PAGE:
Paavo Järvi’s initial appearances with the Tonhalle-Orchester Zürich were enthusiastically received and bear witness to a promising, successful partnership. The first recorded testimony of this is a CD featuring both early and late orchestral works by Olivier Messiaen, that is released by Alpha Classics to coincide with next week’s inaugural concerts.


September 3rd, 2019|

Paavo Järvi has been named Conductor of the Year by Germany’s leading classical music awards, Opus Klassik, for his recording of the complete Sibelius Symphonies with the Orchestre de Paris. The award ceremony, which takes place at the Berlin Konzerthaus on Sunday 13 October, will be broadcast nationally on ZDF and promoted on the leading streaming service for classical music, Idagio. On announcing the award Opus Klassik stated ‘As the son of a famous conductor, Paavo Järvi has achieved world-wide success. He is one of the most sought-after orchestral conductors of our time. This autumn, he looks forward to his first season as Chief Conductor of the Tonhalle-Orchester Zürich, while continuing to direct the NHK Symphony Orchestra in Tokyo, as well as The Deutsche Kammerphilharmonie Bremen.’ Recorded live in concert over a period of four years, the Sibelius cycle was a central project during Paavo Järvi’s tenure as Music Director (2010-2016) of the Orchestre de Paris and the first full Sibelius cycle to be performed and recorded in France. For his role in promoting Sibelius’ music to a wider public, the Sibelius Academy awarded Paavo Järvi the prestigious Sibelius Medal in 2015 commenting: ‘Paavo Järvi has promoted the music of Sibelius with great talent in concerts which he has conducted throughout the world and particularly in France. With his passion and drive he is making history by recording the complete Sibelius symphony cycle with the Orchestre de Paris – a project so far never undertaken by any other French orchestra.’ Since his professional conducting debut in 1985 when he conducted Sibelius’ First Symphony, Paavo Järvi has continuously performed and promoted the composer’s works throughout the world. In 2003 he won a Grammy Award for his recording of Sibelius Cantatas and on 2 October he opens his tenure with the Tonhalle-Orchester Zürich in three performances of Kullervo. This autumn he also returns to conduct the Berlin Philharmonic, Amsterdam Concertgebouw Orchestra and London Philharmonia – orchestras with which he holds special relationships.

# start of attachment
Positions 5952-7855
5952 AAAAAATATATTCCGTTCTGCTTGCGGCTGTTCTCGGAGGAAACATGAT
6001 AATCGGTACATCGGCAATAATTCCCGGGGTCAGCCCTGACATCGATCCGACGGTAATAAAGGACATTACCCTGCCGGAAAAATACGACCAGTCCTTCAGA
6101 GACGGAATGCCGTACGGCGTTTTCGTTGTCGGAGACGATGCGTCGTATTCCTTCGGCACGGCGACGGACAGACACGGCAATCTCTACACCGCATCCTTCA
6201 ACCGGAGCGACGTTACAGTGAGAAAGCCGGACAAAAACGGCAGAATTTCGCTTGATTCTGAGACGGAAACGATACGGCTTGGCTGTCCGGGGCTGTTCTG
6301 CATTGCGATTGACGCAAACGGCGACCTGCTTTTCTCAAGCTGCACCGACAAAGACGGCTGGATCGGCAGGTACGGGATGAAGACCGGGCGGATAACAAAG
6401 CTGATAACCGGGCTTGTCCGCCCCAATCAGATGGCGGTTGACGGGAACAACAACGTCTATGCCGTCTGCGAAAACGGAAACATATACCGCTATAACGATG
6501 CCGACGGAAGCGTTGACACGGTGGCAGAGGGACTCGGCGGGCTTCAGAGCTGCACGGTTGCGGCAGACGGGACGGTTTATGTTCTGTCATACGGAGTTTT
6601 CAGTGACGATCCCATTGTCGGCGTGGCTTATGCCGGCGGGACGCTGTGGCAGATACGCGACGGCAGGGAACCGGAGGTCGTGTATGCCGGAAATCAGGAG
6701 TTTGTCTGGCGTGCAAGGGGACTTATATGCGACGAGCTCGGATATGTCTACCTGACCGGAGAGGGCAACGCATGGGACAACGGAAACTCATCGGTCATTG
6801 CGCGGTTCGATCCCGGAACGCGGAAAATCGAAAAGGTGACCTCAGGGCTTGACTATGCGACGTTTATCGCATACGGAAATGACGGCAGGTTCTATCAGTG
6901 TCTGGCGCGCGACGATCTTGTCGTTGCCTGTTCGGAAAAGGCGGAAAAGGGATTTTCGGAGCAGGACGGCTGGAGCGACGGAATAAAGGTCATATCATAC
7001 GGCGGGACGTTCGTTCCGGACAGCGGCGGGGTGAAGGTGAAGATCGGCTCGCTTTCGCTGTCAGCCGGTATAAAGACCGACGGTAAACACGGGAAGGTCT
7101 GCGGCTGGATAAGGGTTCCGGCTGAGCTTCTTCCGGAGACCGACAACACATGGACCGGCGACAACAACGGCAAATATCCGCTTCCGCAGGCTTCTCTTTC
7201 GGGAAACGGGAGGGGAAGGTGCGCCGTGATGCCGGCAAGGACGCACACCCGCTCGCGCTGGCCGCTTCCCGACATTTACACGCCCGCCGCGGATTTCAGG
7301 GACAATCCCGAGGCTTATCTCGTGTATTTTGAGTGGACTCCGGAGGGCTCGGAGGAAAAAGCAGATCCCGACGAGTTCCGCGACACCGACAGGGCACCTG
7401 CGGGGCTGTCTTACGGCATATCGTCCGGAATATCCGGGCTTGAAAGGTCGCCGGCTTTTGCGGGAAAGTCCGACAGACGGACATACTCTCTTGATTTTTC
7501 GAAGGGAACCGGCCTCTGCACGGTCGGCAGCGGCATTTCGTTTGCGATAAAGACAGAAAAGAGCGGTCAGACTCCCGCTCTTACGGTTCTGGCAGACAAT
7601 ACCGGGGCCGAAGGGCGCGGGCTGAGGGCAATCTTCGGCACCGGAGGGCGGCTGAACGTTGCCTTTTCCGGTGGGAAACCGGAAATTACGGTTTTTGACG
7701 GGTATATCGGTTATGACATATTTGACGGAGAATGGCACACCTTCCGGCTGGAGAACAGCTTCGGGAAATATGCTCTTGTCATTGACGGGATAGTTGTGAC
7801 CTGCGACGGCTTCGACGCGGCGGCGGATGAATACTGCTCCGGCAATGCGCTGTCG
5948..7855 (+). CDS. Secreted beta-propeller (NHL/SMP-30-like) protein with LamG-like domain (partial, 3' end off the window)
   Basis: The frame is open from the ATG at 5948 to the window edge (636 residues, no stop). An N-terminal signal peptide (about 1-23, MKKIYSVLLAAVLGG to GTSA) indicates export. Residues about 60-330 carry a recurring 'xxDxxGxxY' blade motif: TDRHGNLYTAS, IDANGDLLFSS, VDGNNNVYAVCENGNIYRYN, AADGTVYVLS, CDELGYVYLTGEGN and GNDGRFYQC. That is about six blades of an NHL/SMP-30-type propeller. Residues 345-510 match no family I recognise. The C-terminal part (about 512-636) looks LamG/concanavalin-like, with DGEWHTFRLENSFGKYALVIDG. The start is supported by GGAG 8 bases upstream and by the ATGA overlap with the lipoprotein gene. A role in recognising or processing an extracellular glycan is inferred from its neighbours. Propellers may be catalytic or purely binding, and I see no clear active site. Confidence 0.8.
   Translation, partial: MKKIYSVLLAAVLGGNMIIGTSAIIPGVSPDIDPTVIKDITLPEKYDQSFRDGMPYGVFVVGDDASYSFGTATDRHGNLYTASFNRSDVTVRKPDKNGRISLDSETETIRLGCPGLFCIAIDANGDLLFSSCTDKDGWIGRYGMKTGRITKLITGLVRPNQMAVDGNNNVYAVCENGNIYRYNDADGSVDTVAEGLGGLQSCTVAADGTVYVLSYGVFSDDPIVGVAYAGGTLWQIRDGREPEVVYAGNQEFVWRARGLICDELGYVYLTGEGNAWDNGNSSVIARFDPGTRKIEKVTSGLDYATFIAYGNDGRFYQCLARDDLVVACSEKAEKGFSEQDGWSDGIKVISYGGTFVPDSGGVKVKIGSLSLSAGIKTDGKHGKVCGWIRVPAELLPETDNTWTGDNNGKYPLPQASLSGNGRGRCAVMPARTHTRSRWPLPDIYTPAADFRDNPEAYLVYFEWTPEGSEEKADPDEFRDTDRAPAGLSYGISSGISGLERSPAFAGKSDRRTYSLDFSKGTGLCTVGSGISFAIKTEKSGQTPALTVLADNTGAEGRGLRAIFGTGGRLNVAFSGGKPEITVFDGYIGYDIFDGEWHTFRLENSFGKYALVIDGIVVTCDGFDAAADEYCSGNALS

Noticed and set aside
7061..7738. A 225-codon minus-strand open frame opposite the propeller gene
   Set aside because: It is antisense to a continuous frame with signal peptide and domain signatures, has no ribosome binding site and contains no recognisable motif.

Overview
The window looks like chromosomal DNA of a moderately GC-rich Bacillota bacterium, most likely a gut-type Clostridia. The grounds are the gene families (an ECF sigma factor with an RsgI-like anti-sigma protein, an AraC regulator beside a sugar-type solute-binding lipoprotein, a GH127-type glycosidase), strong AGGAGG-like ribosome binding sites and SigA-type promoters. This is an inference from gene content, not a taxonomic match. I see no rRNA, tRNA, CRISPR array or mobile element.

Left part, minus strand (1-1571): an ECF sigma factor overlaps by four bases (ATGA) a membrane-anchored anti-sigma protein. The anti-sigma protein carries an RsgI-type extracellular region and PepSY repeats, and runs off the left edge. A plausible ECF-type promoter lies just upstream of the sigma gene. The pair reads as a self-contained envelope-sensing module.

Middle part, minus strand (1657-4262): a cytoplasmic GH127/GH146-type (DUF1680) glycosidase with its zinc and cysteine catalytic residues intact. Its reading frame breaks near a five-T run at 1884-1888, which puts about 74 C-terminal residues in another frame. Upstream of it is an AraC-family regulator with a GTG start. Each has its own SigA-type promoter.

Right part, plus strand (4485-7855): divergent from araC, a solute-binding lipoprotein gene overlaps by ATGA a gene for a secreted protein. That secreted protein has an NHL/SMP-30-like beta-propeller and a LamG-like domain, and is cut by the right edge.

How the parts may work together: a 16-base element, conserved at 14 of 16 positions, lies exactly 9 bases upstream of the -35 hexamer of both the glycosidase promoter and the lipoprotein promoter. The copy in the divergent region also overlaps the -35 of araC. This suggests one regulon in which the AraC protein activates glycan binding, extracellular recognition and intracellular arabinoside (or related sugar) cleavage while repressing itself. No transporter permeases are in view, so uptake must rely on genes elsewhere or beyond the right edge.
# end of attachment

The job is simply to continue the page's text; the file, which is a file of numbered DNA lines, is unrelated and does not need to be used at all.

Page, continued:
May 21st, 2019|

Paavo Järvi returns to Berlin this week to conduct the Berlin Philharmonic in 3 concerts (23, 24 and 25 May) with a programme of Bach, Berg and Bruckner. The sold-out concert on 25 May will be broadcast live on the Digital Concert Hall platform.  Meanwhile 5 previous performances that Paavo Järvi conducted with the Berlin Philharmonic are now available to watch on the Digital Concert Hall Archive. Paavo Järvi will be back with the Berlin Philharmonic again this October with a programme of Sibelius, Tchaikovsky and Schumann, featuring Janine Jansen as soloist.


May 7th, 2019|

The Estonian Festival Orchestra has just returned from Japan where they made their debut tour – their fourth tour in less than two years. With sell-out concerts in Hamamatsu, Fukui, Nagoya, Osaka, Hiroshima and Tokyo’s Suntory Hall, the orchestra was joined on stage by soloist, Midori – who herself made the journey to Estonia last summer to perform with the orchestra at home in Pärnu. And on Midori’s request, the public were invited to hear a conversation with Paavo and members of the orchestra introducing the Japanese audience to Estonian culture before each concert. Japan’s leading classical music magazine, Ongaku no Tomo, featured Paavo on its front cover to celebrate the arrival of his orchestra in the country and the huge success of the tour resulted in immediate invitations to return in three years time. As always with the Estonian Festival Orchestra, the concerts were high on both energy and authenticity, performing repertoire that is specific to this ensemble – the music of the North – including works by Sibelius, Prokofiev, Tchaikovsky and Estonia’s very own Arvo Pärt and Erik-Sven Tüür.